Family & Friends

Menu Coureys Turn Tragedy into Advocacy for Borderline Personality Disorder Treatment

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Menu Courey BPD treatmentWhen Lynn Courey and Mike Menu lost their 20-year-old daughter Sasha last year to a Borderline Personality Disorder (BPD)-related suicide, they were devastated. They spent years watching her struggle with her BPD symptoms, including several suicide attempts, and trying to get her the BPD treatment she desperately needed.

A star athlete and student, Sasha wasn’t able to overcome the impact that bullying, loss of close family members and friends, and injuries that affected her sports career had on her spirit. Though she and her parents didn’t learn that she had Borderline Personality Disorder until March 2011, she made her first suicide attempt in 2007. In June 2011, she ultimately took her own life.

“She had only one solution for her excruciating pain,” Lynn told attendees at the National Alliance on Mental Illness (NAMI) Annual Convention last month in Seattle. “She wanted to live. She desperately wanted to live. But she just couldn’t live with the excruciating pain she was feeling all the time.”

Lack of Access to BPD Treatment

Part of the reason Sasha couldn’t get past that excruciating pain was a lack of access to Borderline Personality Disorder treatment and Dialectical Behavior Therapy (DBT). When the Menu Coureys originally looked for BPD treatment for their daughter, there was a two-year wait where they reside in Canada.

They ultimately found a BPD treatment center in the United States that could provide the DBT skills Sasha needed to help her better manage her BPD symptoms. Tragically, by the time she entered BPD residential treatment, she decided she no longer wanted to be a burden to her family and made the decision to end her life.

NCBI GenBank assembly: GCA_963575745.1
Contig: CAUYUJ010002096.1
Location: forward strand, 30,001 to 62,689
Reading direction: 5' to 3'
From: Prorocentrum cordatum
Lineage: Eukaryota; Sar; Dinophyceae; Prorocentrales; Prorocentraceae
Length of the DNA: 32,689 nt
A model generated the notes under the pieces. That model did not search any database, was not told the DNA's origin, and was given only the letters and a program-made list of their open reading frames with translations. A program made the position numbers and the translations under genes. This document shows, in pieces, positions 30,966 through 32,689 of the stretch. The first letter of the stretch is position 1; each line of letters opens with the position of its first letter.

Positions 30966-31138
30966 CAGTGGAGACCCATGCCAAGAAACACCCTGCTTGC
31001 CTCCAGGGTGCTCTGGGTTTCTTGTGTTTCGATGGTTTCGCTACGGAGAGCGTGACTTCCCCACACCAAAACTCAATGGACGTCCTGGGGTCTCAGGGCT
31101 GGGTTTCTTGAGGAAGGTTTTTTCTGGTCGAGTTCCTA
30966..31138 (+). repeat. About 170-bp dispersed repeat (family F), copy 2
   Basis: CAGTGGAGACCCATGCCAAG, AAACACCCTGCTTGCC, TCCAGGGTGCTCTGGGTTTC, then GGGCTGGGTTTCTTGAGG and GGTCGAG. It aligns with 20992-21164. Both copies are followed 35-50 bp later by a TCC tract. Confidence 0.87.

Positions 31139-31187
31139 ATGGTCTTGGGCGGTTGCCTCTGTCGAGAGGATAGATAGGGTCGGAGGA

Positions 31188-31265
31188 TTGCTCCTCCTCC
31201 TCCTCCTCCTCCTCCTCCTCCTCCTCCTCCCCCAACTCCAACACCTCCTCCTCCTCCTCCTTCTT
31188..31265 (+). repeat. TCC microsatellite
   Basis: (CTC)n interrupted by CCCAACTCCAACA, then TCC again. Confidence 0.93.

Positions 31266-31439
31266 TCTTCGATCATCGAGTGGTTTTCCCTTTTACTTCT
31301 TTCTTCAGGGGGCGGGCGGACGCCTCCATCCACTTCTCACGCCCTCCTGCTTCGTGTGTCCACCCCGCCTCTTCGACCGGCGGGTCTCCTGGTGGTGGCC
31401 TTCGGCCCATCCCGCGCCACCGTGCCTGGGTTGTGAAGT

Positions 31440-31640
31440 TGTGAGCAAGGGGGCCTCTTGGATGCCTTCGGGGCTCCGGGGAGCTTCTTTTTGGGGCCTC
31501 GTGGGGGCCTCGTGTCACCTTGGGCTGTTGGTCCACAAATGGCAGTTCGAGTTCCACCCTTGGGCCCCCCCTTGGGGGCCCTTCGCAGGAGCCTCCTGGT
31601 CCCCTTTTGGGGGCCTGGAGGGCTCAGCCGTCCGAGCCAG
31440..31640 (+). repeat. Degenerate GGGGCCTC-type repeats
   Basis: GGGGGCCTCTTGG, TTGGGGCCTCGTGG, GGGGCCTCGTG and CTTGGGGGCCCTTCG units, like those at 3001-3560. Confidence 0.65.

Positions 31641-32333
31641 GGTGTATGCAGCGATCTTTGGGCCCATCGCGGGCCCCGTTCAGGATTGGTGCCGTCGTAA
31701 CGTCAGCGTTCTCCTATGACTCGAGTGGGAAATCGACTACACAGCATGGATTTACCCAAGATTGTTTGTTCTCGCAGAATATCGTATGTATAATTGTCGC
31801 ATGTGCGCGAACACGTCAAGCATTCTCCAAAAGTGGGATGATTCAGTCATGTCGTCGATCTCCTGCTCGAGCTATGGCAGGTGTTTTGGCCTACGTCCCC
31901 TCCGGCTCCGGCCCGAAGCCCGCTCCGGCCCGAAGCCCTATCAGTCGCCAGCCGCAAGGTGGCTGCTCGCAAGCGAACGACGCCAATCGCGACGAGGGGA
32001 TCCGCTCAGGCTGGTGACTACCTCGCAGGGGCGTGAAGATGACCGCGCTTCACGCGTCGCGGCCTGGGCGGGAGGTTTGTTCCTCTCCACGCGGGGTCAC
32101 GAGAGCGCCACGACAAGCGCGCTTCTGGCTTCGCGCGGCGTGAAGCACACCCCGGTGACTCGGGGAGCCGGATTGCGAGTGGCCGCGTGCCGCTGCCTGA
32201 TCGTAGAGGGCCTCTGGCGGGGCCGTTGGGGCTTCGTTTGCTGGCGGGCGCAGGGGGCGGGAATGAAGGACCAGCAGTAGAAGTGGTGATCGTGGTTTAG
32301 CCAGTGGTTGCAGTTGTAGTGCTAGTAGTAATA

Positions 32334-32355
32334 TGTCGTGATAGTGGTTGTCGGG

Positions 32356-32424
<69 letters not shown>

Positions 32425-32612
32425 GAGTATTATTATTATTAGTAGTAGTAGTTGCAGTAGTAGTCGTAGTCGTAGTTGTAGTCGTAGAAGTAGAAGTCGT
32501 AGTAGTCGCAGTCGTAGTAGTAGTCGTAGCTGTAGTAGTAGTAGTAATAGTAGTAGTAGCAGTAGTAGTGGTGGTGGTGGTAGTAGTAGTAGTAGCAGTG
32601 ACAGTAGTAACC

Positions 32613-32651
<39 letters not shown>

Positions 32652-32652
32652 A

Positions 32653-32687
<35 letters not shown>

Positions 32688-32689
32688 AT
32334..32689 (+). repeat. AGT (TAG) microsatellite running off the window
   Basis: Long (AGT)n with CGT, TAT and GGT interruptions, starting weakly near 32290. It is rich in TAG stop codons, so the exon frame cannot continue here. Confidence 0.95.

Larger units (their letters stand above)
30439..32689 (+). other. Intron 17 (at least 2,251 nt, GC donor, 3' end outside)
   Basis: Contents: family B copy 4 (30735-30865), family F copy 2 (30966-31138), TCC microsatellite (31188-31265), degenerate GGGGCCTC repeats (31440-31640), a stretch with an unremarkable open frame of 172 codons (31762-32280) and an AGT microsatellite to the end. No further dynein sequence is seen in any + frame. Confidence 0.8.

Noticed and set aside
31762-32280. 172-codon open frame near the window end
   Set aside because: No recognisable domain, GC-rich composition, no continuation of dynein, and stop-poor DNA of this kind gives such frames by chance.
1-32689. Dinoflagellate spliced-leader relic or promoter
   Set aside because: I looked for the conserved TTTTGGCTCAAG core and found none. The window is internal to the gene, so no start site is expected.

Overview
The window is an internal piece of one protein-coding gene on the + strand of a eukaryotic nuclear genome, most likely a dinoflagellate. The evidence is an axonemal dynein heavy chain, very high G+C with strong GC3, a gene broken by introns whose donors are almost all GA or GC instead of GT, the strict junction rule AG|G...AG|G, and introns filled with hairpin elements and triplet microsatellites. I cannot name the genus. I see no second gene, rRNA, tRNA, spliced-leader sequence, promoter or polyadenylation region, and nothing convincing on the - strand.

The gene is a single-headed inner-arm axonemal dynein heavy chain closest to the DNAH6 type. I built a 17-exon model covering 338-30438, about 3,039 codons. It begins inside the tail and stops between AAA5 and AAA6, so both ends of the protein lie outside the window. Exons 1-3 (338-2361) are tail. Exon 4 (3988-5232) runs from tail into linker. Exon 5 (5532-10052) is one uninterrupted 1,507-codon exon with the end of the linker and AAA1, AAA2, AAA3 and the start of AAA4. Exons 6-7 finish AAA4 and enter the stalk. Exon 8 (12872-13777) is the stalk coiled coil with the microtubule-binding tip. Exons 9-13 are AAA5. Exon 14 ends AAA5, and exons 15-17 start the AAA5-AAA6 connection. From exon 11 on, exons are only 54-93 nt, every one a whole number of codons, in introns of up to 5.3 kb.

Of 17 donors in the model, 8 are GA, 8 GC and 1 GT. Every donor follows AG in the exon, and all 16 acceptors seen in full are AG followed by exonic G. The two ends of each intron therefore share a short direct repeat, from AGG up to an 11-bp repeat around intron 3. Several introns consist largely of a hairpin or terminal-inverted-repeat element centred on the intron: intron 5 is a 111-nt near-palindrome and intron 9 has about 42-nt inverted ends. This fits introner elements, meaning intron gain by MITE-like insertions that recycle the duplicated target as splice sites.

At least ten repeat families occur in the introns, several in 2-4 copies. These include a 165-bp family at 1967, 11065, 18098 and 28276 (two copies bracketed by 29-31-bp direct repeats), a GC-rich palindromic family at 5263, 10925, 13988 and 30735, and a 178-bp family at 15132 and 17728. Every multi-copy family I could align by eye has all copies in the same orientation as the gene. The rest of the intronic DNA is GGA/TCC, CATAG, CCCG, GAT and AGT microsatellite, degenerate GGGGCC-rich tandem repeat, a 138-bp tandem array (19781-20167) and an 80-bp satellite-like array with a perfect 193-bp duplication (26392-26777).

Creating Hope for Families with BPD

In Sasha’s memory, the Menu Coureys created as a way to raise awareness about Borderline Personality Disorder and increase access to BPD treatment for those who need it.

“We want to prevent other families from going through what we went through,” Lynn said. “I believe that all together we can improve access to treatment for BPD.”

That includes pushing for early and accessible BPD treatment, specifically Dialectical Behavior Therapy. is currently working to get DBT skills taught in schools and help increase the availability of DBT services at Mt. Sinai hospital in Toronto.

The devastation of losing a child is one that can’t be matched. We commend the Menu Coureys for turning their loss into a chance for many other families with Borderline Personality Disorder to get the BPD treatment needed to survive the disorder.

Click here to see video of Lynn Courey at NAMI.

Click here to see video of Mike Menu at NAMI.

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